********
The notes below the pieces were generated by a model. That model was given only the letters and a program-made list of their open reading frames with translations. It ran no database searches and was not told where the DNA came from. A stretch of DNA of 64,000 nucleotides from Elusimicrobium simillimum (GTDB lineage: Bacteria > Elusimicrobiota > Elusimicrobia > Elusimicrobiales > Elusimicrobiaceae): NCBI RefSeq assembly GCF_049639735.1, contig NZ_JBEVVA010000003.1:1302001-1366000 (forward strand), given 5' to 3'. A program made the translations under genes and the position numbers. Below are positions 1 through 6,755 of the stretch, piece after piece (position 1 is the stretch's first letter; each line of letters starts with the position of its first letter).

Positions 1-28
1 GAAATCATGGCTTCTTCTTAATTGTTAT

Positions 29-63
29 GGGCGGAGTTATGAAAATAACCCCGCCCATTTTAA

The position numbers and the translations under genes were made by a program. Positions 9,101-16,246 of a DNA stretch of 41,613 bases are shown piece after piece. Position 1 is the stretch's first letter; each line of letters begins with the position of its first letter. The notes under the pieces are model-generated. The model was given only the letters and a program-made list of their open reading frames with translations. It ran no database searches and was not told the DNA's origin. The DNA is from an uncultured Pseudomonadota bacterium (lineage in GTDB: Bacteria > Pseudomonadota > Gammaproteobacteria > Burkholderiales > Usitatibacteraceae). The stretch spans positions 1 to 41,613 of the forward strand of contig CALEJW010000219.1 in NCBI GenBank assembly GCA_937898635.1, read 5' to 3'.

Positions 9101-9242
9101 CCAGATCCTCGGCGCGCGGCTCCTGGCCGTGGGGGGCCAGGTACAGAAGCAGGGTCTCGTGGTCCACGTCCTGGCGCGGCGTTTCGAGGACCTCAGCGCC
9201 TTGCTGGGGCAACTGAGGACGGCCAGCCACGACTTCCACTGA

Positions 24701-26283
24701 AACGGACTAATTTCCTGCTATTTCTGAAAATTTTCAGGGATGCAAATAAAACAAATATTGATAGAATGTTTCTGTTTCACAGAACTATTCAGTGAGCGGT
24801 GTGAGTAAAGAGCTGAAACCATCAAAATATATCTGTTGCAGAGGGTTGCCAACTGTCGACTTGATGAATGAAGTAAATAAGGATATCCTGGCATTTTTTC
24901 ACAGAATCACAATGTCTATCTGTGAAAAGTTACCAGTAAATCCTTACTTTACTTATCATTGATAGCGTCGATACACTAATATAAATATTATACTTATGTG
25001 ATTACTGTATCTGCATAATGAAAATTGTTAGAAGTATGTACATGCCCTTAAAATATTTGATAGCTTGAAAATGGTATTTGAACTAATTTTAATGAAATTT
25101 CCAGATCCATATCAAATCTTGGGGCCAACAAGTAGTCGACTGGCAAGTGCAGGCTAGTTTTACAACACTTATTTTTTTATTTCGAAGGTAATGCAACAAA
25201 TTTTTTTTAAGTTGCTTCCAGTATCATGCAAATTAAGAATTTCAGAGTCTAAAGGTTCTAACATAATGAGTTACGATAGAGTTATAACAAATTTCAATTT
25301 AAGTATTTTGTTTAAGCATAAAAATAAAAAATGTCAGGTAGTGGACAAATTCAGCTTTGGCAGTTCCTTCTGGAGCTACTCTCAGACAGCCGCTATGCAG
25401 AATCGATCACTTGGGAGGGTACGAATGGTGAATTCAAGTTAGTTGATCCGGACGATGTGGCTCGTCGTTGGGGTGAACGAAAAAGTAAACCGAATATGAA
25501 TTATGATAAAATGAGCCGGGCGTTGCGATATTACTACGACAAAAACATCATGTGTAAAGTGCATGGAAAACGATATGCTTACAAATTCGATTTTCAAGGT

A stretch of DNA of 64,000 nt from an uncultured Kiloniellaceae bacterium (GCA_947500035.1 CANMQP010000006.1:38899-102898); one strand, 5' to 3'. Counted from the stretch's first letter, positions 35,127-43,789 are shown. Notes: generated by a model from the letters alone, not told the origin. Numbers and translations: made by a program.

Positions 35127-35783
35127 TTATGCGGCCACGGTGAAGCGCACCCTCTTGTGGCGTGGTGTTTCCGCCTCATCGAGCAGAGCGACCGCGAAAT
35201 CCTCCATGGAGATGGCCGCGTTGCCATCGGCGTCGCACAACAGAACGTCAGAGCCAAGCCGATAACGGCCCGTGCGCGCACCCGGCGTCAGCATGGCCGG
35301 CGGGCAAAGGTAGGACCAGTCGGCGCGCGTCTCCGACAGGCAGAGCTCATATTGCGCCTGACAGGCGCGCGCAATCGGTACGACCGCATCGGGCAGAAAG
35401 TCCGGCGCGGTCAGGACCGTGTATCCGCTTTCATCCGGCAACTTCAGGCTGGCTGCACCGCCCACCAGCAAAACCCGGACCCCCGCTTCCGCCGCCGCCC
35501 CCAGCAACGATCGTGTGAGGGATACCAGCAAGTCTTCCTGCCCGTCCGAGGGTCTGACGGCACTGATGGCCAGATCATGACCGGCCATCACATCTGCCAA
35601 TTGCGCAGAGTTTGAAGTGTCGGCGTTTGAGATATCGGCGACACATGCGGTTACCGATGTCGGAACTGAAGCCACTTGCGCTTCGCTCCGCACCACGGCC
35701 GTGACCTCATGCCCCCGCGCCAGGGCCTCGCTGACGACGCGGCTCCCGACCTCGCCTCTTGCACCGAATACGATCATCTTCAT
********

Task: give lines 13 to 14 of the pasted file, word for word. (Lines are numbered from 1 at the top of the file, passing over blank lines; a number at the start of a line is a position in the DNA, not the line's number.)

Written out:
24901 ACAGAATCACAATGTCTATCTGTGAAAAGTTACCAGTAAATCCTTACTTTACTTATCATTGATAGCGTCGATACACTAATATAAATATTATACTTATGTG
25001 ATTACTGTATCTGCATAATGAAAATTGTTAGAAGTATGTACATGCCCTTAAAATATTTGATAGCTTGAAAATGGTATTTGAACTAATTTTAATGAAATTT